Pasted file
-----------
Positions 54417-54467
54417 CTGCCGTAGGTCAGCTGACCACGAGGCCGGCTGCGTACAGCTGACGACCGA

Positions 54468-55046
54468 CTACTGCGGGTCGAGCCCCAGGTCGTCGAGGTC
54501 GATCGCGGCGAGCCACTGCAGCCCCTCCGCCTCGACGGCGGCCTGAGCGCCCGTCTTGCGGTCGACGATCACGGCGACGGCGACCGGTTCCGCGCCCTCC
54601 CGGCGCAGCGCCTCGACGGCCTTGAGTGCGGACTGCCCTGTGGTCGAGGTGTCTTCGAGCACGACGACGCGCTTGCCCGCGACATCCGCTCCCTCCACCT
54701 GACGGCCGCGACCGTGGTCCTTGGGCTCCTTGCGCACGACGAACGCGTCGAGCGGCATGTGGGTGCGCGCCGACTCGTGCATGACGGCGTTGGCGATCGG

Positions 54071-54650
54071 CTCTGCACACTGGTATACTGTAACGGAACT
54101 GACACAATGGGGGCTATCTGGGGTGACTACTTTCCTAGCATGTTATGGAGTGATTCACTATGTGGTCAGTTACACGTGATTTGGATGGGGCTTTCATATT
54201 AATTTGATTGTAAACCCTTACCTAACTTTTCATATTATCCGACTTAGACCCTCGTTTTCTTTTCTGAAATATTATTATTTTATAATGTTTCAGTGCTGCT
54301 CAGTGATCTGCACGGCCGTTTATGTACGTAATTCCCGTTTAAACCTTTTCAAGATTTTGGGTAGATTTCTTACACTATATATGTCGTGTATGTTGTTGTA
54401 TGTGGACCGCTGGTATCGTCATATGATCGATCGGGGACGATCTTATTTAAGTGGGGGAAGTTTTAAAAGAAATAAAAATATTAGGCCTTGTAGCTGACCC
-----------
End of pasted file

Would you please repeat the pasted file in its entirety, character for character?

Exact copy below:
Positions 54417-54467
54417 CTGCCGTAGGTCAGCTGACCACGAGGCCGGCTGCGTACAGCTGACGACCGA

Positions 54468-55046
54468 CTACTGCGGGTCGAGCCCCAGGTCGTCGAGGTC
54501 GATCGCGGCGAGCCACTGCAGCCCCTCCGCCTCGACGGCGGCCTGAGCGCCCGTCTTGCGGTCGACGATCACGGCGACGGCGACCGGTTCCGCGCCCTCC
54601 CGGCGCAGCGCCTCGACGGCCTTGAGTGCGGACTGCCCTGTGGTCGAGGTGTCTTCGAGCACGACGACGCGCTTGCCCGCGACATCCGCTCCCTCCACCT
54701 GACGGCCGCGACCGTGGTCCTTGGGCTCCTTGCGCACGACGAACGCGTCGAGCGGCATGTGGGTGCGCGCCGACTCGTGCATGACGGCGTTGGCGATCGG

Positions 54071-54650
54071 CTCTGCACACTGGTATACTGTAACGGAACT
54101 GACACAATGGGGGCTATCTGGGGTGACTACTTTCCTAGCATGTTATGGAGTGATTCACTATGTGGTCAGTTACACGTGATTTGGATGGGGCTTTCATATT
54201 AATTTGATTGTAAACCCTTACCTAACTTTTCATATTATCCGACTTAGACCCTCGTTTTCTTTTCTGAAATATTATTATTTTATAATGTTTCAGTGCTGCT
54301 CAGTGATCTGCACGGCCGTTTATGTACGTAATTCCCGTTTAAACCTTTTCAAGATTTTGGGTAGATTTCTTACACTATATATGTCGTGTATGTTGTTGTA
54401 TGTGGACCGCTGGTATCGTCATATGATCGATCGGGGACGATCTTATTTAAGTGGGGGAAGTTTTAAAAGAAATAAAAATATTAGGCCTTGTAGCTGACCC